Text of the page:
Thread Types (and number) to use on a serger
by Kelsi Watts: There are different types of threads that can be used on a serger, including standard sewing thread, overlock thread, and topstitching thread. The specific type and number of threads to use will depend on the project and the desired finish.
A four-thread overlock stitch is a versatile option that can be used for a wide range of projects. This stitch uses two threads on the needle and two on the looper, creating a secure seam that finishes the raw edges of the fabric.
For more decorative or heavy-duty projects, a five- or six-thread overlock stitch may be more appropriate.
The meaning of thread ‘Tex’
Thread Tex refers to its weight. Tex is a measurement system that uses 1,000 meters of thread per gram as the starting point. If 1,000 meters of thread weighs one gram it is labeled ‘Tex 1’.
If it weighed 5 grams it would be labeled Tex 5. Fine(light) threads thus have a low Tex number and thick(heavy) threads have a higher Tex number.
Regular sewing thread works in a serger (but)
You can use normal thread in a serger machine but it’s more expensive and will run out more quickly. Using overlock thread on a regular machine, however, is not recommended because it isn’t strong enough for most sewing applications.
Using regular sewing thread for embroidery
You can use regular sewing threads for your hand stitching. The results are much like working with embroidery threads and yield a distinct appearance. Don’t be afraid to use regular thread with most embroidery projects for a distinctive finish.
Cone thread use on your sewing machine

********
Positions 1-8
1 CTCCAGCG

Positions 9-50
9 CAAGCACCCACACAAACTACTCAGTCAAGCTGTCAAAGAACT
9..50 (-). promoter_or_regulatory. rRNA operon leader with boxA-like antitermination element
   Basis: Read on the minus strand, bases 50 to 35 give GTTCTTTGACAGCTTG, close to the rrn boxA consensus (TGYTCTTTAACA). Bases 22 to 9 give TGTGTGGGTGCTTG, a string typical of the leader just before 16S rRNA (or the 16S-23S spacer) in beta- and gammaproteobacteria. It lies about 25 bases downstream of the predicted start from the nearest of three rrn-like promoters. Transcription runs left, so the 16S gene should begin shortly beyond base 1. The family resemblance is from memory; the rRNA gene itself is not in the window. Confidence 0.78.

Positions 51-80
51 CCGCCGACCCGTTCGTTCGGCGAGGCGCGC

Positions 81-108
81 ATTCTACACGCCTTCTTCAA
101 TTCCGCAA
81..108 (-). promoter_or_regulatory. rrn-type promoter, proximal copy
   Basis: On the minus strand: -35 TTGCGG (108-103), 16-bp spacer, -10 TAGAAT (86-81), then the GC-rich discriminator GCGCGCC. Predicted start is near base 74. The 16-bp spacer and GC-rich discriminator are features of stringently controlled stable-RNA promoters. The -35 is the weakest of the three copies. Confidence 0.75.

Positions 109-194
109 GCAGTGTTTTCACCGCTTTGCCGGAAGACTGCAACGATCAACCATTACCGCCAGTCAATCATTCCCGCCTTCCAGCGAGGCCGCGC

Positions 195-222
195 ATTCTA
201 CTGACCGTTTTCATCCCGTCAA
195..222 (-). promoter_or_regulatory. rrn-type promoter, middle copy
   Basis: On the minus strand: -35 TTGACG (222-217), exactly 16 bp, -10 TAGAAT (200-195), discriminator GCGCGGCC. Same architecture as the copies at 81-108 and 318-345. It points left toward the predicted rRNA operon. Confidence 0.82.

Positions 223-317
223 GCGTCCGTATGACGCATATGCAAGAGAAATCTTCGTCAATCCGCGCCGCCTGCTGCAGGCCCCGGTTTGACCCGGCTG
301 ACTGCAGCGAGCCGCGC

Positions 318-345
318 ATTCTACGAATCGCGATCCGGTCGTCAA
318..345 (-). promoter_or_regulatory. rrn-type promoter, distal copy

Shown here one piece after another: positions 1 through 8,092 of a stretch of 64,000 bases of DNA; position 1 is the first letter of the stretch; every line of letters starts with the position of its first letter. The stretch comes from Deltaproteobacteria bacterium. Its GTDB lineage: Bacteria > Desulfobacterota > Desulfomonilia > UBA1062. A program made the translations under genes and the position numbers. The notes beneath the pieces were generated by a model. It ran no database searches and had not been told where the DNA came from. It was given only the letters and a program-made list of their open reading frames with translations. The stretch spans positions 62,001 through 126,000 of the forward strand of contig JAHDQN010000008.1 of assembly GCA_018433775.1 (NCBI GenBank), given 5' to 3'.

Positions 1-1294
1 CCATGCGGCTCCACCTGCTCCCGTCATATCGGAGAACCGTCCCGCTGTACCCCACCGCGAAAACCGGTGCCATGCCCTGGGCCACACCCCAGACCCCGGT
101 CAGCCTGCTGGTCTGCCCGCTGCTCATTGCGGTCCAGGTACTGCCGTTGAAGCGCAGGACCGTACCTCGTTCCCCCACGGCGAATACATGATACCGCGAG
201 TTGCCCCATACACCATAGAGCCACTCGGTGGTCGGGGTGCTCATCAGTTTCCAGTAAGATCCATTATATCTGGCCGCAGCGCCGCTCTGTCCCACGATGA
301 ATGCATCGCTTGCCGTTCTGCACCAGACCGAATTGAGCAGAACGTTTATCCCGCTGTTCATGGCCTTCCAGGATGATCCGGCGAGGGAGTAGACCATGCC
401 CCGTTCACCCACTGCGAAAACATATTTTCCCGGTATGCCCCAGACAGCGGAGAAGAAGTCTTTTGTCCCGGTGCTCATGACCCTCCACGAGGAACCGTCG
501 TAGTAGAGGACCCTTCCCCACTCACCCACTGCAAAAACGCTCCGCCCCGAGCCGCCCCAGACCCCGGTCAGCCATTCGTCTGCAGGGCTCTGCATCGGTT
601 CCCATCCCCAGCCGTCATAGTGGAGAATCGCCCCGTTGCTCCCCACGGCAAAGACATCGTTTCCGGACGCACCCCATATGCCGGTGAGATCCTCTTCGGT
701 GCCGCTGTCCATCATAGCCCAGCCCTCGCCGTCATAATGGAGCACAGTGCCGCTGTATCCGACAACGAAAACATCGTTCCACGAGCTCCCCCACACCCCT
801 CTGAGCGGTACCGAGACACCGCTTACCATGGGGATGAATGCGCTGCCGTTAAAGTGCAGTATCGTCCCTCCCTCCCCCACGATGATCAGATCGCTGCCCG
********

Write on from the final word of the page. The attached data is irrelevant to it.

Cone thread as it’s most often referred to is just regular sewing thread on a larger spool. You can use “cone thread” on your home sewing machine though it’s likely you will first need to add an attachment to make it work properly.
Cones of thread are larger than regular spools of thread and may not fit on your standard spool holder.
Top stitching with embroidery thread (possible)
Contrary to an old weaver’s myth, embroidery thread can be used for top stitching on a sewing machine. Several brands of embroidery threads are available for use on standard, simple home sewing machines.
Polyester, cotton and rayon threads tend to be a bit stronger than regular embroidery thread but all can be used for top stitching with good results.
Extra strong thread use in sewing machines
Heavy threads are absolutely stunning to work with. Whether hand quilting stand-out stitches or machine quilting bold outlines the beautiful textural effects of thick strong thread is appealing.
While it’s certainly important to consider thread strength requirements for structural purposes don’t forget the asthetic appeal of thick extra strength threads.
Sewing vs embroidery thread
Embroidery thread is more decorative in appearance when compared with regular sewing thread. Embroidering thread is typically shinier, with more vibrant colors, and is available in more textures than sewing thread.
As a result, regular sewing thread is generally stronger and more durable than embroidery specific thread whether it’s cotton or polyester.
Typical maxi-lock all purpose thread weight
Thread weight is a measurement of length and the lower the number the heavier the thread. Typical maxi-lock thread is 40 weight, meaning that 40 kilometers of 40 weight thread would weigh 1kg.
A 30 weight thread would be heavier and only require 30 kilometers to weight the same. 40 weight maxi-lock thread works best with a 90/14 size needle.
Sewing thread size, fabric and needle chart
This sewing thread size chart quickly suggests the best thread size to use with different fabric weights. It also suggests the best needle size to use with the thread.
|Thread Weight(Size)||Fabric Type||Needle Size|
|80-50 wt.||Light Fabric||60/8, 65/9, 70/10, 75/11|
|50-40 wt.||Medium Fabric||75/11, 80/12, 90/14|
|40-20 wt.||Heavy Fabric||100/16, 110/18, 120/19|